Rob Roggema writes in The Conversation (29.3.17) that northern Australia's coastal cities would suffer much less damage and avoid the huge financial losses if they were better designed to cope with the effects of cyclones.
'What happens after Cyclone Debbie is a familiar process. It has been repeated many times in cities around the world. The reason is that our cities are not designed for these types of events.
'So we know what comes next. Queenslanders affected by Debbie will complain about the damage, the costs and the need for insurers to act now to compensate their losses. The state and federal governments will extensively discuss who is to blame.
'The shambles will be cleared and life will eventually get back to normal. Billions of dollars will be spent on relocating people and on repairing the damage and public works. A state-level levy may even be necessary to pay for all the extra costs. Two storms, Katrina and Sandy, cost the United States more than US$200 billion between them.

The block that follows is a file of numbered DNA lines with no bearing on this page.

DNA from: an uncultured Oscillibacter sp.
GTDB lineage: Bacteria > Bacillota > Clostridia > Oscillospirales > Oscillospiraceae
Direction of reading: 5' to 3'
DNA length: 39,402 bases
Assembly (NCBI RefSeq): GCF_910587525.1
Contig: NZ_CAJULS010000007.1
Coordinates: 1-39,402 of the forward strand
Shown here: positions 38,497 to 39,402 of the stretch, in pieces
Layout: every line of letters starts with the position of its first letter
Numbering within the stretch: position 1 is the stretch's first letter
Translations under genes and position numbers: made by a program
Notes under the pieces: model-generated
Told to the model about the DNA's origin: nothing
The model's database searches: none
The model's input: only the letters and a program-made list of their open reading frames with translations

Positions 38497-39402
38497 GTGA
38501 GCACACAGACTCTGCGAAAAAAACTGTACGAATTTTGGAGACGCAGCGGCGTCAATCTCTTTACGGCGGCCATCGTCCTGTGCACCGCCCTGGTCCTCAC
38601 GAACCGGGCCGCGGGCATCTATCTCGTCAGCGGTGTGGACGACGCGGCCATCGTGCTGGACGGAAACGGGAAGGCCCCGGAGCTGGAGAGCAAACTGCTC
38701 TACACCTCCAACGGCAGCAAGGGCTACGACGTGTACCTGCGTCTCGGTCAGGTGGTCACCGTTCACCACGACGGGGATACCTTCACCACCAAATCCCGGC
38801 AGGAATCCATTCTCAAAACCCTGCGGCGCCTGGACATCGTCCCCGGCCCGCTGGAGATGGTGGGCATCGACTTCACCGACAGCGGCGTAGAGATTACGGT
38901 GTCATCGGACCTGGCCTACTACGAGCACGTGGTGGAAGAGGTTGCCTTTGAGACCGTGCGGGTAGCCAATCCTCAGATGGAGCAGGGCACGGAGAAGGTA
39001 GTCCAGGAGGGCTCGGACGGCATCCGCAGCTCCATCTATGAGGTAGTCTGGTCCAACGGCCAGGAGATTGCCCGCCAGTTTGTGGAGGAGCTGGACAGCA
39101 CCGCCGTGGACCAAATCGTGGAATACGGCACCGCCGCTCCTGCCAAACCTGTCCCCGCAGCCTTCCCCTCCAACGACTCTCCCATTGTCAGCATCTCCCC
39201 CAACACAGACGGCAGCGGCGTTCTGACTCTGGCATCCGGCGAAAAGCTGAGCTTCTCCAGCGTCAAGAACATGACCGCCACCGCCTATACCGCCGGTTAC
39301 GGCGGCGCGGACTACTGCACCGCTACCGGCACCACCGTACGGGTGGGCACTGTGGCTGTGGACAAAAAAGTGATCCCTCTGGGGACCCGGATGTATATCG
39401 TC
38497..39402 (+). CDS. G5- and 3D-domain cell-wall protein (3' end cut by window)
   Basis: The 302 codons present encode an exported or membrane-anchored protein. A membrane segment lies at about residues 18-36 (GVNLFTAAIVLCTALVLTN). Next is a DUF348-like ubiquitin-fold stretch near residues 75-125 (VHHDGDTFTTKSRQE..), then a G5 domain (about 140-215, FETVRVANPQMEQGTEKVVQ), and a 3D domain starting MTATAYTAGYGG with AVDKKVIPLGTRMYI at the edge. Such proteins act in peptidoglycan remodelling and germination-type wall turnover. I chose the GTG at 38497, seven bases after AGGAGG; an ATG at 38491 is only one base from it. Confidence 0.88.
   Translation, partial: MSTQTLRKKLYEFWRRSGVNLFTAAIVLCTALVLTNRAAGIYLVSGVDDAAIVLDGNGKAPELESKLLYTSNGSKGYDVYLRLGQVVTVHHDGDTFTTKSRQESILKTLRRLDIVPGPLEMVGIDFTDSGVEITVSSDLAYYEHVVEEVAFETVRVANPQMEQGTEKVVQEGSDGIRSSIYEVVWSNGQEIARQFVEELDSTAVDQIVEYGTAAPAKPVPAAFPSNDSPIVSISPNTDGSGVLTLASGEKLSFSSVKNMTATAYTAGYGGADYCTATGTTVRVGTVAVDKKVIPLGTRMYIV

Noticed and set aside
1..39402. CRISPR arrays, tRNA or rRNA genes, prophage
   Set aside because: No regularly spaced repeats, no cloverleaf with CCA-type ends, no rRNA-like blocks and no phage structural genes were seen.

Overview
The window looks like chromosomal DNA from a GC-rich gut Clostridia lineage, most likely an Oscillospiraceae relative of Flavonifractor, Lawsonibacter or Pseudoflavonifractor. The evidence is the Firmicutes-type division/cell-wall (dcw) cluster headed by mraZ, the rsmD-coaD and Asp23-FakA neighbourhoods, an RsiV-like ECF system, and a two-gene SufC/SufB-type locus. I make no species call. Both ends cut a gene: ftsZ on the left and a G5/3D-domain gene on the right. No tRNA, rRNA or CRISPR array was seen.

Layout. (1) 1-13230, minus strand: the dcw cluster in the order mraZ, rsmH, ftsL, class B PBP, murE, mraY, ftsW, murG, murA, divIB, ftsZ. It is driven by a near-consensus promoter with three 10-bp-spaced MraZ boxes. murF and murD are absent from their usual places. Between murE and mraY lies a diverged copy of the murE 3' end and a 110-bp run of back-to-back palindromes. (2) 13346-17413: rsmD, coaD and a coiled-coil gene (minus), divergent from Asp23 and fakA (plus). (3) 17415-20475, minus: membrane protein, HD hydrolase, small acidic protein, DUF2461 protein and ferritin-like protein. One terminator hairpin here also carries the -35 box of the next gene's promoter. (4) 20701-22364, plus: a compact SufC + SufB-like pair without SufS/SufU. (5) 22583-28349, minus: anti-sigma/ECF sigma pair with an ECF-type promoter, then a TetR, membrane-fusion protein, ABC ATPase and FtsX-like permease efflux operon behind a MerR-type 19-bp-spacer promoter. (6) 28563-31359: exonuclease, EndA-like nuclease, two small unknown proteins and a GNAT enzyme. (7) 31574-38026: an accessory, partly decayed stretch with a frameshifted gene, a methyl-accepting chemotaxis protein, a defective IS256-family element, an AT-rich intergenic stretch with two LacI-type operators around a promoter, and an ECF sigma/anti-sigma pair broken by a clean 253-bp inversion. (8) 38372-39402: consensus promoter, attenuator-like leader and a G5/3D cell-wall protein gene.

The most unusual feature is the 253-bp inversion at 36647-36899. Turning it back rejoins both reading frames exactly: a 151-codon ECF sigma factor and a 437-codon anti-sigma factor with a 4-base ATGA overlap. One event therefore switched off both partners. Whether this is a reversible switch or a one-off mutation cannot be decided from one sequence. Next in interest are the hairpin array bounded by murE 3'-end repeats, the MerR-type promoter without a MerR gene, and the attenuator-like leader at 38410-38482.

'Yet we know what cyclones do. They bring, for a relatively short time, huge gusty winds. These are inconvenient but have proven not too damaging. The greatest risk comes from storm surge and rainfall. Both bring a huge amount of water. And all this water has to find a way to get out of our living environment.
'Despite knowing, approximately, where cyclones tend to occur, we never thought about adjusting our cities to their effects. It would make a huge financial difference if we did.'